Save the Futurist – Team Statement

Lesley Mullally
Sue Gilmore
Iain Hoskins

It is a tragedy for the City that the Futurist was allowed to get into its current condition. We as a group were campaigning to save the building long before other groups began to show an interest.  Having looked at the evidence it became apparent that years of neglect have led to a situation where the building cannot be salvaged. Sadly this view was reinforced when members of the group were allowed into the building by the Council to see the extent of the damage.

However, our campaign did succeed in getting the developer to completely revise its design and produce a scheme that we consider celebrates the Futurist and Lime Street’s long association with Cinema. We have also been allowed into the ABC to view the building and see the plans for its restoration. The auditoria of the building is stunning and, if delivered, the proposals to convert it into a venue and TV studio will ensure  that something good has come out of this process. It would be counterproductive if the ongoing campaign to stop the Lime Street development stopped the ABC refurbishment. The following images were taken by Chris Iles from Williamson Tunnels, but due to the Structural nature of the existing building, there where areas that we could not access due to safety reasons.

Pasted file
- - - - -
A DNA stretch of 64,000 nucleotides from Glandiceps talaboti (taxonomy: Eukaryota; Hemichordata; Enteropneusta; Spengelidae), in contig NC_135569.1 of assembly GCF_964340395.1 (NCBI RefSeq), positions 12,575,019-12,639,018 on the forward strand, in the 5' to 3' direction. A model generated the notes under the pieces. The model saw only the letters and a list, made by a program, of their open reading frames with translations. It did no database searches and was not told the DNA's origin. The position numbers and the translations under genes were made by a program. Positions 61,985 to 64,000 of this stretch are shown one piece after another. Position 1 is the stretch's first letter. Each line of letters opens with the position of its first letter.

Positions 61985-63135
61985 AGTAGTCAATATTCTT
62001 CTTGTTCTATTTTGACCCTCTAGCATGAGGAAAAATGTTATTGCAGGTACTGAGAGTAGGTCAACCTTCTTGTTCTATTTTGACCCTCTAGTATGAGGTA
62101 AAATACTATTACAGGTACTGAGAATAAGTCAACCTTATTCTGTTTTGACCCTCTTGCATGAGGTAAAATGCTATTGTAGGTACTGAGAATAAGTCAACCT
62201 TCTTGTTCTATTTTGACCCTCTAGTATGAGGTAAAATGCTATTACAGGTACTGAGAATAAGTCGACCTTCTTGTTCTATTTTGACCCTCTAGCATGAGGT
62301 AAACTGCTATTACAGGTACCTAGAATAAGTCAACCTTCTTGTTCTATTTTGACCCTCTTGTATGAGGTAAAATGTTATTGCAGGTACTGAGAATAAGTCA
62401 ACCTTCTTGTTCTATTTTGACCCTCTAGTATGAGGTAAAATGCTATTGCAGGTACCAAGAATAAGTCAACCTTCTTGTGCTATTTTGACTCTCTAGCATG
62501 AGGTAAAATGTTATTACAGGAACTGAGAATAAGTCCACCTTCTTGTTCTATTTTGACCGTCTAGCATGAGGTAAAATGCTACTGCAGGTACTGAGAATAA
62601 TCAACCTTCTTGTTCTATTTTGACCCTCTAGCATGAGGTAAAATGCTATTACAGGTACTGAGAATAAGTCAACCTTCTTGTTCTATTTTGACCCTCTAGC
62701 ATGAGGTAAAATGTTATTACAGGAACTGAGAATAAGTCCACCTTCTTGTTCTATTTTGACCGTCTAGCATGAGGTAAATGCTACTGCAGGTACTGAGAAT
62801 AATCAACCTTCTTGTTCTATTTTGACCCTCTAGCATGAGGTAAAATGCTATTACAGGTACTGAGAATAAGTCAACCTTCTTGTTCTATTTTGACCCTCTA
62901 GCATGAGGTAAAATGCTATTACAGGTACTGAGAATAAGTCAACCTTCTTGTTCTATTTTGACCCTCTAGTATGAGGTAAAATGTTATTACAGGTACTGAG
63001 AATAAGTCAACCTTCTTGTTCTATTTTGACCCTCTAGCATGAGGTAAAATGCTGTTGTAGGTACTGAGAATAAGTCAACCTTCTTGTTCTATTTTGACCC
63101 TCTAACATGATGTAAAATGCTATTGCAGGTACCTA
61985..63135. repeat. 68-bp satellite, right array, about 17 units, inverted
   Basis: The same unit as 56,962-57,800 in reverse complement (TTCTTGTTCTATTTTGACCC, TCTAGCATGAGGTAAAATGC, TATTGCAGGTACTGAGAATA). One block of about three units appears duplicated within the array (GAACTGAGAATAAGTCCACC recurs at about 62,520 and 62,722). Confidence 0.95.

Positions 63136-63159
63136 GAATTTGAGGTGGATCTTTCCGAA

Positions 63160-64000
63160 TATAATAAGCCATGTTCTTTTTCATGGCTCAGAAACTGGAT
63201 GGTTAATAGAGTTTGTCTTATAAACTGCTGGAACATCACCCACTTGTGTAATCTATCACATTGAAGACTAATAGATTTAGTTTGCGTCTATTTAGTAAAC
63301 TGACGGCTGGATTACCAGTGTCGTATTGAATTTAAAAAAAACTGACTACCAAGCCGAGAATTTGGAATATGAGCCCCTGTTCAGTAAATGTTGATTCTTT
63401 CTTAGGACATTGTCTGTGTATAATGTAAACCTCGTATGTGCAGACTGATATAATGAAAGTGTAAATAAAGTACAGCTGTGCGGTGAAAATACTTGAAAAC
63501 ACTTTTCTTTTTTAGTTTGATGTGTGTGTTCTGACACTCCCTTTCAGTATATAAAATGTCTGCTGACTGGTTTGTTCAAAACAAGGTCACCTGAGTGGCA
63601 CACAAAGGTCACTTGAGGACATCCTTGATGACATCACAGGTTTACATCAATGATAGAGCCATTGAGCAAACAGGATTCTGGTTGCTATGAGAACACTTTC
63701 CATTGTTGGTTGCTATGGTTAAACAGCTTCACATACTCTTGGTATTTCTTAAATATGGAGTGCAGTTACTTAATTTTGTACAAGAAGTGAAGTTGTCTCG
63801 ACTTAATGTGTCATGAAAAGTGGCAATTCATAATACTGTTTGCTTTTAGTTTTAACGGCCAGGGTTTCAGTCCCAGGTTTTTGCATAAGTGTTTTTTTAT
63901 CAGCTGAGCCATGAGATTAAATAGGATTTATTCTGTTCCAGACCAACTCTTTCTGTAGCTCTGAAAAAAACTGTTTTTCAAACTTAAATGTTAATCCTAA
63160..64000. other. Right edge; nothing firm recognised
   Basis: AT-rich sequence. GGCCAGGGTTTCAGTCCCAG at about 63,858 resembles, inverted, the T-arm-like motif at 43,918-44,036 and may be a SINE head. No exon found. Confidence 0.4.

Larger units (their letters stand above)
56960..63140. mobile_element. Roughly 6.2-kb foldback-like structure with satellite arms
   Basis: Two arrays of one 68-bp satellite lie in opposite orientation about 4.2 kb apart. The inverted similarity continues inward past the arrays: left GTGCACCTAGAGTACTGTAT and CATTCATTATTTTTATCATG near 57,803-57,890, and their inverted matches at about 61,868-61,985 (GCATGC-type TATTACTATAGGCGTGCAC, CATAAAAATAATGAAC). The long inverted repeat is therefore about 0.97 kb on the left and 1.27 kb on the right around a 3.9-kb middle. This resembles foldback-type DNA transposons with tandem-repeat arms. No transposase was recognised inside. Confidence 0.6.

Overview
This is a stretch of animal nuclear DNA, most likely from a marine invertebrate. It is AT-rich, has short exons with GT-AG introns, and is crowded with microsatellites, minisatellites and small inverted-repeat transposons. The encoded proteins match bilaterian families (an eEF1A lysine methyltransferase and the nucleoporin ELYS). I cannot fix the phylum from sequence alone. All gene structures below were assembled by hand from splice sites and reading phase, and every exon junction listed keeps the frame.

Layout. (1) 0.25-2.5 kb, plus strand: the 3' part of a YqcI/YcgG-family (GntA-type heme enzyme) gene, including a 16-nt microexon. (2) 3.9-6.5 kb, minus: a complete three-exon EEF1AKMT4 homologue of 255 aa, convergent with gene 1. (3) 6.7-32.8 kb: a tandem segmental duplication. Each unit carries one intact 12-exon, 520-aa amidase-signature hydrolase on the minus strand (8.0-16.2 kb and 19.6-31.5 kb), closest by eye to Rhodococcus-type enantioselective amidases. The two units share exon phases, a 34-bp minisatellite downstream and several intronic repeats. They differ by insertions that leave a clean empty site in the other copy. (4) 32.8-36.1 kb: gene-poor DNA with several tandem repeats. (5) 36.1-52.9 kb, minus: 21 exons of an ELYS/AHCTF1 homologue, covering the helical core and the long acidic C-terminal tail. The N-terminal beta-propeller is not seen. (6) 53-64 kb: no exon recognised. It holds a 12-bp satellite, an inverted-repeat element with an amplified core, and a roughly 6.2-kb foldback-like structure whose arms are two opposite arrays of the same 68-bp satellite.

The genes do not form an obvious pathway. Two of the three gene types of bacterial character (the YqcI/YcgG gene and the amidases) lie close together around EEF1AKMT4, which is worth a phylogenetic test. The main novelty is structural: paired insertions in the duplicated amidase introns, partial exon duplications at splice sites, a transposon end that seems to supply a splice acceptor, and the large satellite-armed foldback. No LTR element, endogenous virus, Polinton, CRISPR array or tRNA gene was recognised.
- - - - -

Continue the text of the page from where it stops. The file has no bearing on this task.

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1 thought on “Save the Futurist – Team Statement

  1. Hi there

    I’m a small tooth on a small cog that is part of a campaign to save some of Belfast’s city centre architecture.

    I’m impressed with what you’ve achieved and was wondering if you could share some advice and hints?

    We’ve only been on the scene for a few weeks (but already there’s been a few buildings demolished, including 2 art deco gems)

    If you could, would you contact one of the group at (or even just have a look at the blog that went live yesterday and leave a comment or contacting them on twitter @belfast_revival )?

    We need all the help we can get as NI doesn’t have a government body for protecting built heritage and you don’t need permission to knock down buildings if they aren’t listed or in a conservation area (and NI is one of the few places in the world that would even consider reneging on World heritage sites) so it’s a constant battle.

    Much obliged


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